[00:01:36] So we’re going to focus on that long-term care, but probably get applications from people who are in independent living and those who are in assisted living wanting to get into long-term care.
[00:01:48] Can you say a word or two about those first two categories?
[00:01:52] Well, independent living is just that. It’s the persons who live independently and often do not need any support. So that could be an individual living in the community in their own home, their own condo. And now there are services where people can stay at their own home and condo and have services coming in if needed.
[00:02:10] But then there’s people who choose to move into an independent living setting and have the hospitality services. They’ve worked a long time. They’re retired, they want to have the meals and the housekeeping, and so forth. So they move into a retirement living type of setting. So that would be your more independent. And nowadays a person could live in an independent and still have resources come in to support some care. So that has changed.
[00:02:34] Then, the next one would be the assisted living. Assisted living in BC is under the Licensing and Assisted Living Act, in that, persons moving into an assisted living need to meet a certain criteria. In assisted living, some of the key areas would be your hospitality services, like your housekeeping and your food services, but also socialisation activities and the care component, which is often what drives a person into moving into such a setting.
[00:03:04] I see. Like, sort of, minor health care issues and things like that?
[00:03:10] Correct. There’s two key components that are important when a person is to remain in assisted living. One is they don’t require a lift. So they’re able to weight bear and walk a certain distance. And then the other is that they can live in an assisted living environment and understand what to do in case of an emergency.
[00:03:30] So they know to call nine-one-one, they know, to ring their call bell, or press a pendant. Those are two key things that determine whether a person stays in assisted living or not.
[00:03:41] When the time comes for them to begin thinking, or at least anticipating, if not actually applying for long-term care, now what circumstances are necessary to qualify?
[00:03:55] That one is quite diverse as well. So in long-term care, you have owned and operated communities by the health authorities. So we have five health authorities in BC. So I work in the Vancouver Island Health Authority. You have the owned but affiliated with the health authority. So it may be a private paid community who has, whether it’s all of their rooms, subsidised or partial, so maybe private and some may be subsidised. And then you have a community like myself, where ours are all private. Regardless of which type of community you’re living in, all are registered under the licensing.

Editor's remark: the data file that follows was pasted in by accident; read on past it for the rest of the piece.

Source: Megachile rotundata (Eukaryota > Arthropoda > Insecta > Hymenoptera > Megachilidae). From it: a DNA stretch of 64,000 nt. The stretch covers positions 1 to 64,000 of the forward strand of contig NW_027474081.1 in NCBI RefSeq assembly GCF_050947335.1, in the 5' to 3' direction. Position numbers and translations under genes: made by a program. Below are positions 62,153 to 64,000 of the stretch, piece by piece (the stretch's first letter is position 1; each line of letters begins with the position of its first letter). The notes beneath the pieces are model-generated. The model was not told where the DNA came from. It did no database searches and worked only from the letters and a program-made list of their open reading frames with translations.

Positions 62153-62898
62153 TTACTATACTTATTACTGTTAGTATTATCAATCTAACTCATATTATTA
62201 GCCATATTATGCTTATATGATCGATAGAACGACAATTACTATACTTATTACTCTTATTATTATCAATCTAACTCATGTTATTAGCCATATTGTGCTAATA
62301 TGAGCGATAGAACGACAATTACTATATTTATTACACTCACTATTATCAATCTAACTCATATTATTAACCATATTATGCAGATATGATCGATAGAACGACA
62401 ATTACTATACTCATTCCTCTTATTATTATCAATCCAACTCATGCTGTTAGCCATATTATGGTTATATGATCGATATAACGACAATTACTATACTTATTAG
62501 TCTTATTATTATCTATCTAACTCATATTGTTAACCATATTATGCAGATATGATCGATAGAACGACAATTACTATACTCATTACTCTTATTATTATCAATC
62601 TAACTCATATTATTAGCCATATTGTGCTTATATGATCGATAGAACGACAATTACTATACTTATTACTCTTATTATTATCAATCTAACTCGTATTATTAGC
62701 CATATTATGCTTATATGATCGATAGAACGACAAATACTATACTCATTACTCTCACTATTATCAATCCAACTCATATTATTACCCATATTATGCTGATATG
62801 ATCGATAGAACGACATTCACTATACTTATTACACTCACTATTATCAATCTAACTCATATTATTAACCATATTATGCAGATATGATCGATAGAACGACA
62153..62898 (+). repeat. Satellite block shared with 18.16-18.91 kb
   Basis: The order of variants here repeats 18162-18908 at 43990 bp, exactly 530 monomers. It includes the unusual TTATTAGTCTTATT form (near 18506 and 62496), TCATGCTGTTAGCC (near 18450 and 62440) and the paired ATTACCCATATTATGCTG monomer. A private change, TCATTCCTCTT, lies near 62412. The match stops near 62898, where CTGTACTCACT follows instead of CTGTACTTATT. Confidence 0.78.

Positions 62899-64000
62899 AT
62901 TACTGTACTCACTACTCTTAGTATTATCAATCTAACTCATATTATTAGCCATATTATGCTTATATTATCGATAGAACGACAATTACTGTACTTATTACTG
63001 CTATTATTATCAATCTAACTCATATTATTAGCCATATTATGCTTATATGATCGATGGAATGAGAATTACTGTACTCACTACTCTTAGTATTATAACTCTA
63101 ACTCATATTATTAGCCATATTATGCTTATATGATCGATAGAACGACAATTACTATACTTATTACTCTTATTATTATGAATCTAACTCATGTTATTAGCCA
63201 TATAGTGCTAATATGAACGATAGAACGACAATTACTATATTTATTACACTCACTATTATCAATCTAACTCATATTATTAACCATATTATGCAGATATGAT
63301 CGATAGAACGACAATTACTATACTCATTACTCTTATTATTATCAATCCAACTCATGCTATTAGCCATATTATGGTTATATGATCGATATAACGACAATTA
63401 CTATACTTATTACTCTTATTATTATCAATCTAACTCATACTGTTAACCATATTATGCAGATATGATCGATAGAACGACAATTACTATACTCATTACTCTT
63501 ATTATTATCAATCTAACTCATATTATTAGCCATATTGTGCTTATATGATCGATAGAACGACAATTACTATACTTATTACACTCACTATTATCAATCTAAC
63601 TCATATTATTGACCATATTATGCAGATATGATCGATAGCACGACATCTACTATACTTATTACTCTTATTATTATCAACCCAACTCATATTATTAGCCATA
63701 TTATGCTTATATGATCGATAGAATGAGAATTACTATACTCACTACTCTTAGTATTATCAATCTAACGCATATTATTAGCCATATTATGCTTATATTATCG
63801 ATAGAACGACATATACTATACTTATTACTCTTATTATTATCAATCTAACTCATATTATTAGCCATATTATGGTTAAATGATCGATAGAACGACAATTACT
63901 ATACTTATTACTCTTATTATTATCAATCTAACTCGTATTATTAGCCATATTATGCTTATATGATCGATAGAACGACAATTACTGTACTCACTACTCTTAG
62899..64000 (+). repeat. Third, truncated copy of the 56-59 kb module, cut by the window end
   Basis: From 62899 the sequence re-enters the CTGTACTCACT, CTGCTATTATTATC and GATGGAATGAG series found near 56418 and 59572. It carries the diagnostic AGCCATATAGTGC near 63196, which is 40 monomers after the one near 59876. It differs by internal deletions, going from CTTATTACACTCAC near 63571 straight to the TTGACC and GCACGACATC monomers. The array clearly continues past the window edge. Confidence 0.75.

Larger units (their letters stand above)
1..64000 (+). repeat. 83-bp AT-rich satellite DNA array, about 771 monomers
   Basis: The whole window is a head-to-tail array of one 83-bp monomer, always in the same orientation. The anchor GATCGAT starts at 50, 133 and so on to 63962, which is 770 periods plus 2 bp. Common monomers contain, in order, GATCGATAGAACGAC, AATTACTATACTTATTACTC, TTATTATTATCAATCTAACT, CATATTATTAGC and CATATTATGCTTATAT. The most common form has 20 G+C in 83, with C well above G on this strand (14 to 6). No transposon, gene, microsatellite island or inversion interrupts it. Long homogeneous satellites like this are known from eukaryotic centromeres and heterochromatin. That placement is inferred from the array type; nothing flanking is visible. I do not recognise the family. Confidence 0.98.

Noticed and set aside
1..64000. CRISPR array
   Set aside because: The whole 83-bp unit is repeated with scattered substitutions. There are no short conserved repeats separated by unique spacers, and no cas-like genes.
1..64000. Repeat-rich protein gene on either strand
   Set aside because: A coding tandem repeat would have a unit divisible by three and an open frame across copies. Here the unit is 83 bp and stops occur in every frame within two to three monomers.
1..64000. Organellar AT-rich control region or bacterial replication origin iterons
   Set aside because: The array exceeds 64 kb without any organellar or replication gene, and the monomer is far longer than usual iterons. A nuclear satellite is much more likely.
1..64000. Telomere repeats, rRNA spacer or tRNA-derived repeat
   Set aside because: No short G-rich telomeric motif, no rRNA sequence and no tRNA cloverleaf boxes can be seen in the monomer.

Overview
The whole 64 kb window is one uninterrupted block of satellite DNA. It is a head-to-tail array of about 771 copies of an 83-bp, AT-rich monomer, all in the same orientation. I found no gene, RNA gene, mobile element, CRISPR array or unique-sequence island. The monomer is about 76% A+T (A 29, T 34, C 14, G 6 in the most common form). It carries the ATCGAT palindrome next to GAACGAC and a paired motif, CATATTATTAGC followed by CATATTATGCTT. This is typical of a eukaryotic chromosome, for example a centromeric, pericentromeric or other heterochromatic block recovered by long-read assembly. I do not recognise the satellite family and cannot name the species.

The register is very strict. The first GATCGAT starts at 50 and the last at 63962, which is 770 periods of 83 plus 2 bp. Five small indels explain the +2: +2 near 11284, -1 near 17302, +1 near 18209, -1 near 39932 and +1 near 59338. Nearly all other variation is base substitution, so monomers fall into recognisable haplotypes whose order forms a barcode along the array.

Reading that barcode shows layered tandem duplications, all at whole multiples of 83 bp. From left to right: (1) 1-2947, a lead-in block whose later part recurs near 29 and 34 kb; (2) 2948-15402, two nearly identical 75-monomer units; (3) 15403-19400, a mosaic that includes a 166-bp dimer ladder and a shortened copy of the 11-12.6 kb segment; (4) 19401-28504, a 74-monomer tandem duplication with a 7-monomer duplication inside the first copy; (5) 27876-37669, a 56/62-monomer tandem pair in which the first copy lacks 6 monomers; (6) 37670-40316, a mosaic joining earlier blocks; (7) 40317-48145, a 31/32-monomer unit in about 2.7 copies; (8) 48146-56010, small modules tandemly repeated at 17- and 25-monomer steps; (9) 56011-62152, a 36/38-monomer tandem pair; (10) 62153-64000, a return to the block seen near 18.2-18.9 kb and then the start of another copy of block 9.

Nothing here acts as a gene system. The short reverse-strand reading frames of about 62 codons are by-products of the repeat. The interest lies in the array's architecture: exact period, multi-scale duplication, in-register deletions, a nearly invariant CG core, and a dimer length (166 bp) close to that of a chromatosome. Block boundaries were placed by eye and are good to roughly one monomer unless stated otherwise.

[00:04:35] And under licensing, of course, all these communities have to follow set regulations. So that would be regulations around our staffing, our physical environment, hygiene, communicable diseases, care, supervision, meds, nutrition, and you name it. So all of these communities have to meet these guidelines and if they don’t, then we would be responsible for the patient quality office to address any contraventions we may have.
[00:05:05] Ofttimes, people are thinking about long-term care tend to delay the research and their decision-making. Like any good family caregiver, they feel responsible and they can take care of a lot of the things that are going on with their care recipient.
[00:05:22] Can you say a word about that anticipatory planning, starting to think ahead, even if it’s maybe an independent living that they’re in now or an assisted living about the need to start thinking ahead?
[00:05:36] Okay. Well, I think first and foremost, they have to have a good relationship with their doctor. So the doctor, following the person’s health, because one of the key things is most people want to stay home longer. Wherever that home may be.
[00:05:50] And when you notice that you may need help or your spouse, or you’re noticing a loved one, whether it’s your mom or your dad or aunt, is starting to have some decline then you want to make an appointment with the doctor and try to see if those things are treatable. If it’s something that may be a slip where they’re needing more support, then what happens – the physician or yourself can make a referral. Actually, you can go through VIHA, online, and make a referral for community access, and case manager would come in and assess your loved one, or yourself, and see if you’re eligible for any care to come into your home or to see if you’re eligible to move to an assisted living or for some people, they may be in a hospital setting or even at home and need to move to long-term care. So physician, then linking with the health authority via yourself or through the physician and there, the steps will follow and get the support you need.
[00:06:49] Now, if I’m going to go into long-term care and I have a primary doctor, can I keep my doctor or what doctor would I have if that isn’t the case?